Oct 04 2011

A CCSVI Meta-Analysis

In April of 2009 an Italian vascular surgeon by the name of Zamboni published the first paper of chronic cerebrospinal venous insufficiency (CCSVI) in which he proposed that blockages in the veins that drain the brain are strongly associated with multiple sclerosis, and further “play(s) a key role in determining the clinical course of the disease.” The paper sparked a controversy that rages still, one I have been following fairly closely here.

Discussion has now been renewed by a just published meta-analysis of CCSVI trials. The authors of the meta-analysis conclude:

Our findings showed a positive association between chronic cerebrospinal venous insufficiency and multiple sclerosis. However, poor reporting of the success of blinding and marked heterogeneity among the studies included in our review precluded definitive conclusions.

In other words – the data are all over the place, making a meta-analysis all but worthless.

Reporting on this story has been variable, but overall not bad. There are two components to the conclusion, and reports can emphasize one, the other, or both equally. The first is that there is an association between CCSVI and MS in the studies that have been done to date. But the second conclusion negates the first – that there is considerable variability in the quality, success of blinding, and outcome of the studies, making it impossible to draw any definitive conclusion.

In my opinion, a meta-analysis was the wrong tool for reviewing this question. Essentially, a meta-analysis combines the results from various trials, treating them as if they were one large trial. The advantage of this approach is that the resulting combined data set has much more power than the individual studies. There is also the hope that by combining multiple trials error and bias will average out and the true signal will come through.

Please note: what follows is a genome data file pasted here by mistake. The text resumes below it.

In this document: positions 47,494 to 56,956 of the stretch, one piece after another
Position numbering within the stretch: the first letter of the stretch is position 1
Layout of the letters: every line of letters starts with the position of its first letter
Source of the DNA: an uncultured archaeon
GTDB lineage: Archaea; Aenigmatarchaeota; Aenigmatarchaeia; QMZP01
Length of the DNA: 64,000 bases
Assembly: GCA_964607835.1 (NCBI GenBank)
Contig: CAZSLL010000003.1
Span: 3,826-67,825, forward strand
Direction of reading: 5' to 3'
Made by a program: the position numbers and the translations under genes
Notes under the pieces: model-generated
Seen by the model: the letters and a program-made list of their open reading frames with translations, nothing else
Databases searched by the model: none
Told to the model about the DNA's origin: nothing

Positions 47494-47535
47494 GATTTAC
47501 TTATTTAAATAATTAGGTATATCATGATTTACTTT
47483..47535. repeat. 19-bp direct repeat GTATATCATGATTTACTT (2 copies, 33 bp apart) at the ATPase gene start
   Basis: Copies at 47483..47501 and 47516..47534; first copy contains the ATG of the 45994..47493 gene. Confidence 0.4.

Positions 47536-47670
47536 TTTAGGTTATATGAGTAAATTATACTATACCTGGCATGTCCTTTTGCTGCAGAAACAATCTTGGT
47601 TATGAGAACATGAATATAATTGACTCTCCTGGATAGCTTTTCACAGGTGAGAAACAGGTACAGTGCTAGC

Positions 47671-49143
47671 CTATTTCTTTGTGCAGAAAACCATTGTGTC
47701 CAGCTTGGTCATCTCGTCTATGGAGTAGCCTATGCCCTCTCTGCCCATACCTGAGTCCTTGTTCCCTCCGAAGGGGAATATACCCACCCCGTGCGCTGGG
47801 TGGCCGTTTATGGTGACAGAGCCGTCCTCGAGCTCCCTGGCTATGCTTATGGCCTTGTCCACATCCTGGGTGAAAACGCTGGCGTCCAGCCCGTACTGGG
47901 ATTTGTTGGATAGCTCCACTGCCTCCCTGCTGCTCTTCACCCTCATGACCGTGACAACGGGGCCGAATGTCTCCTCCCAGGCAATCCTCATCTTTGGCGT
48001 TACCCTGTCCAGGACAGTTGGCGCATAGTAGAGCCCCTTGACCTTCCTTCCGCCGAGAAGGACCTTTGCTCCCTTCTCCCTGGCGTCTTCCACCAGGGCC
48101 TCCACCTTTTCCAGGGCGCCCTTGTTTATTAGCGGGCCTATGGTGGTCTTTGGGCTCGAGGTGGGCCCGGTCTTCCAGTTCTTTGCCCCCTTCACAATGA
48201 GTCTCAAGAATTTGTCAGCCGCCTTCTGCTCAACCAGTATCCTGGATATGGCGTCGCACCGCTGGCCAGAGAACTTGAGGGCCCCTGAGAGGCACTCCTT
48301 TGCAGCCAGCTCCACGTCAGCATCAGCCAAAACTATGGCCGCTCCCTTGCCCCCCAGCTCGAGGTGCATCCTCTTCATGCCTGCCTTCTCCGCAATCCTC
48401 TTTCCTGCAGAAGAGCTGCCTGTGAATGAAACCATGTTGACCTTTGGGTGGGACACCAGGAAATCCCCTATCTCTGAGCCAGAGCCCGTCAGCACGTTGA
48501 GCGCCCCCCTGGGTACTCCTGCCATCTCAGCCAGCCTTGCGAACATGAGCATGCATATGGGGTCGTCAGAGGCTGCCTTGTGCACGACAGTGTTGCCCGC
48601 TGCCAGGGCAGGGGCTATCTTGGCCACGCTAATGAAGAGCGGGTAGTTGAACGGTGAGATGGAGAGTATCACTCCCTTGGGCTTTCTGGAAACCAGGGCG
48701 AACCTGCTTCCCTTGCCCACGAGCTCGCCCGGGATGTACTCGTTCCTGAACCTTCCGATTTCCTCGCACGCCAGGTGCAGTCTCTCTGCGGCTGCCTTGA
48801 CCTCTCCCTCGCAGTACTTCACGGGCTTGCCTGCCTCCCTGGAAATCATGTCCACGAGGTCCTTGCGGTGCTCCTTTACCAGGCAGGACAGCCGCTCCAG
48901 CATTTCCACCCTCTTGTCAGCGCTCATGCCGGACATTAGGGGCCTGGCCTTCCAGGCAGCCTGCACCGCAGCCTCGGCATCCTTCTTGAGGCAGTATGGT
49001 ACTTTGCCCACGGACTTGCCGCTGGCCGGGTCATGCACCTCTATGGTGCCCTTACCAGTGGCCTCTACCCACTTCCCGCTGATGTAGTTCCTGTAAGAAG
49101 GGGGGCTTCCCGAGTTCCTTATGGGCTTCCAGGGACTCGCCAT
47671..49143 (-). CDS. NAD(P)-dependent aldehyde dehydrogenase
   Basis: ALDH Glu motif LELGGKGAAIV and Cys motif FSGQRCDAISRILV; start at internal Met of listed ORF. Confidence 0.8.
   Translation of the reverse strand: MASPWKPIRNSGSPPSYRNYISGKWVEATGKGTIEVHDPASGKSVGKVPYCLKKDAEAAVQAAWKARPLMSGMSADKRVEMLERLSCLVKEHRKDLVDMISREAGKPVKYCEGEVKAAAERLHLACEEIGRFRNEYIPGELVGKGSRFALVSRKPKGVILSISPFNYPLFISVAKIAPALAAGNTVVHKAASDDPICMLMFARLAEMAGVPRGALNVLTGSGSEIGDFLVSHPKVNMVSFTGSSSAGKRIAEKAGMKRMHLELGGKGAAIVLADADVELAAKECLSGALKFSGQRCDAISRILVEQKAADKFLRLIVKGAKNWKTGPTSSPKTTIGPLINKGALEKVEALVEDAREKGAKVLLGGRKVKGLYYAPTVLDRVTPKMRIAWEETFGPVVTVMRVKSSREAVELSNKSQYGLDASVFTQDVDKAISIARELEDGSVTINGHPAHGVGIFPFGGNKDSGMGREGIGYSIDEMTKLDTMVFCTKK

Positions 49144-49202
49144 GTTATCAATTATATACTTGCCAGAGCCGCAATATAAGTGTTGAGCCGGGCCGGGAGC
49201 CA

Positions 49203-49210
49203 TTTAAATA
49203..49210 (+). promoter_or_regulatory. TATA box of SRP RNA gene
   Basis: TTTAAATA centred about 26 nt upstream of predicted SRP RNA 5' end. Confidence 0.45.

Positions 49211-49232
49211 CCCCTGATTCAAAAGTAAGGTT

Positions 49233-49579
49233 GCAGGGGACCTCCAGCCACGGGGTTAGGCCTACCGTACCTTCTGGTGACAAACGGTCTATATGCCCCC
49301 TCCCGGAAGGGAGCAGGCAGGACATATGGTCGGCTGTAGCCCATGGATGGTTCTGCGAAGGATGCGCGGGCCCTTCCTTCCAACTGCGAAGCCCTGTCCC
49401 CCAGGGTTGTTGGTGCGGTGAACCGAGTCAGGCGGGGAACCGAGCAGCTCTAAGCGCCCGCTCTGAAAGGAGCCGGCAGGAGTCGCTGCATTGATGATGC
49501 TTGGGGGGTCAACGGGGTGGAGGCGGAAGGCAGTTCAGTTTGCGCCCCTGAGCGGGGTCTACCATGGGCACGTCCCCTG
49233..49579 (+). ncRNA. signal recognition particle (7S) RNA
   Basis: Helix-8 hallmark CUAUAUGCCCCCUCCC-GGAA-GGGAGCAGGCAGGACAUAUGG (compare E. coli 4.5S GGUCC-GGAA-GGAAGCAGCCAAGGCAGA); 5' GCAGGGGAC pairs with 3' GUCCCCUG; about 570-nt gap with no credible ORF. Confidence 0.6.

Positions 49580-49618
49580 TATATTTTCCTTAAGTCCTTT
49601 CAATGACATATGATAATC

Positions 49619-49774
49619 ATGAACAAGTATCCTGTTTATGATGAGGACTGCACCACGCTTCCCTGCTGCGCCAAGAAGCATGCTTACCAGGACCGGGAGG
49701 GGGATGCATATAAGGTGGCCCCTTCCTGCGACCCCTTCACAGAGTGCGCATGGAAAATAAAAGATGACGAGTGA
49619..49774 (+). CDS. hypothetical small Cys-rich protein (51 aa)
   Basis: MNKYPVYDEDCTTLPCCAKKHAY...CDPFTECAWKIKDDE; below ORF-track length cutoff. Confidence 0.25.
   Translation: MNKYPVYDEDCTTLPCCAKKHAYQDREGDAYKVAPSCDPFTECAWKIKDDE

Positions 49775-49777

However, there are several weaknesses to meta-analysis. The first is the obvious fact that they are only as good as the trials they combines, following the old rule of garbage in – garbage out. Combining trials may compensate a bit for outliers, but does not correct for the general quality of the studies.

Second, a meta-analysis works best when the studies that are being combined are homogeneous – with similar methods and outcome measures. Otherwise it is difficult to know how to quantify different outcomes. And third, meta-analysis introduces another possible layer of bias into the analysis by which studies it chooses to include.

It is not surprising, therefore, that a 1997 study found that meta-analysis predicts the outcome of later large definitive clinical trials only 65% of the time, which is not much better than chance.

For messy preliminary data a systematic review is perhaps better than meta-analysis to get an idea about what the state of the research is. In this case, we have one researcher, Zamboni, who has generated the initial positive results. Most of the attempts at replicating this research have either had mixed or negative results. There is little consistency among the various studies.

There also appears to be a correlation between lack of blinding and positive outcomes. Zamboni’s original data was unblinded, and dramatically positive. In a follow up study he claims to have addressed the concerns, but critics point out that he gives no indication of how assessments were blinded and how successful the blinding was. Attempts to replicate the data with well-blinded protocols have tended to be negative.

It is a good rule of thumb that when a phenomenon tends to disappear when proper blinding protocols are put into place, then the phenomenon is likely not real.


The current meta-analysis can really only reach one conclusion – that the data is preliminary and mixed, with various degrees of blinding and overall quality, and therefore a meta-analysis cannot reach any conclusion as to the data. The researchers really could have stopped there. Actually doing the meta-analysis was pointless, and generated what the authors acknowledge is likely a spurious outcome. This outcome, however, is likely to add confusion to the reporting of the data.

A better approach to this set of studies is a science-based systematic review, taking into consideration the relationship between the quality of each study (especially the quality of the blinding) and the magnitude of the correlation between CCSVI and multiple sclerosis. The emerging consensus as more studies are being done is that there is no correlation.

5 responses so far

5 thoughts on “A CCSVI Meta-Analysis”

  1. Kawarthajon says: